Michael Esposito, an active volunteer firefighter here since 2011 and first lieutenant in the New Canaan Fire Department, doesn’t see many people during the first part of his shift with the Parking Bureau.
In the mornings, he oversees the outskirts of downtown—primarily the long-term lots around the train station. Yet in the afternoon he gets to the business permit and pay station lots—such as Locust Avenue and Center School—and in interacting with members of the community then, Esposito said he likes “to educate them before I give them a ticket.”
“I will catch people a lot of times pulling into a space and walking past the meter, or pulling into a loading zone and not looking at the signs, and I will catch them and tell them ‘Hey listen,’ and try not to give them a ticket. I try to educate them. I feel like that’s something a lot of people don’t know: I’m not out there to ticket people.”
He added: “I took this position because I thought it would be a better opportunity to serve the town, help the town.”
Together with Marianne Borschardt, Esposito is the newest member of the Parking Bureau. He joined as a full-time enforcement officer in May, while Borschardt—a former daycare center employee who had worked with a county sheriff department in Florida as a crossing guard—started part-time in May. Borschardt covers Main and Elm Streets as well as parking lots close to the town center, such as Morse Court, Park Street and the Playhouse.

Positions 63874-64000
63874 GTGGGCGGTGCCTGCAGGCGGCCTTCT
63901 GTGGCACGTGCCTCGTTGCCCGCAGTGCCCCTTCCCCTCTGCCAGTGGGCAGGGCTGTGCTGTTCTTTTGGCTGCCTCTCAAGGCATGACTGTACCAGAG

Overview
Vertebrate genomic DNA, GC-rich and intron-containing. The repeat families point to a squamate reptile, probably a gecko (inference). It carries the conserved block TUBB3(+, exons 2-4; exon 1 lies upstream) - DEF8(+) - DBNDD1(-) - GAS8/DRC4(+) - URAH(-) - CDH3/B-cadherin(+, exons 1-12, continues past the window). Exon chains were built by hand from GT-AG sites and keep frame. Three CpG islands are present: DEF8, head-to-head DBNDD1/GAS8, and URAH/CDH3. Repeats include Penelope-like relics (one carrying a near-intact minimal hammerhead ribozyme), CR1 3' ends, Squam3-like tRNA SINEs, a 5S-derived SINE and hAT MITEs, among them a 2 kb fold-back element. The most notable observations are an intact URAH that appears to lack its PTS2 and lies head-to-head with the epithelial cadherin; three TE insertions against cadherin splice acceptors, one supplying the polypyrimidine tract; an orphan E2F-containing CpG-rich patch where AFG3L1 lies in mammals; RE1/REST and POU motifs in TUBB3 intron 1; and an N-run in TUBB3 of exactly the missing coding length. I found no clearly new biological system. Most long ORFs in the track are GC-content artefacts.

Asked for their first impressions of New Canaan motorists, both had very positive things to day—though education about the parking rules in town are not as widely understood by locals as they could be.
“I would say 95 percent of the time, they are very nice even when I am giving them a ticket,” Borschardt said of local drivers. “I tend to see people because I walk the rounds, and they understand that this is my job and I help them out when I can. But 95 percent of the time they are very nice.”
Parking in loading zones, crosswalks and handicapped spaces are among the most common offenses among New Canaan violators, Borschardt said.
Like Esposito, she said it’s a priority to head off a parking violation before it occurs if that’s possible.
“I get them before they get out of the car, ‘You don’t want to park there,’ ” she said.
“The one problem is some people who do park in handicapped zones do forget to put the permit in the window and I give them a ticket because I see they’re in handicapped and then they will come back later and say, ‘Well, I had the permit, I just forgot to put it in the window.’ So I ask that they please put it in the window. I don’t want to give them a ticket.”
Led by Parking Superintendent Stacy Miltenberg and the Parking Commission, the bureau has implemented a number of changes in recent months that are designed to aid both motorists and local businesses that benefit from increased availability of spaces. New parking machines have been installed in downtown lots and the town created a new type of permit for employees of local businesses that are designed to free up spaces for shoppers and diners. The bureau also took on a major project in “cleaning” its commuter lot waitlists and is now publishing and updating those lists online while enforcement officers have bolstered their “on the ground” presence downtown by riding bikes at times, in lieu of riding in vehicles.
Miltenberg said the new enforcement officers are working seamlessly into the team.
For Esposito, the small group responsible for enforcing parking rules “can only write the tickets that we see.” “And every day, I try to help people out. I try to educate people where to park, where not to park, where to stay away from—the rules of the streets,” he said.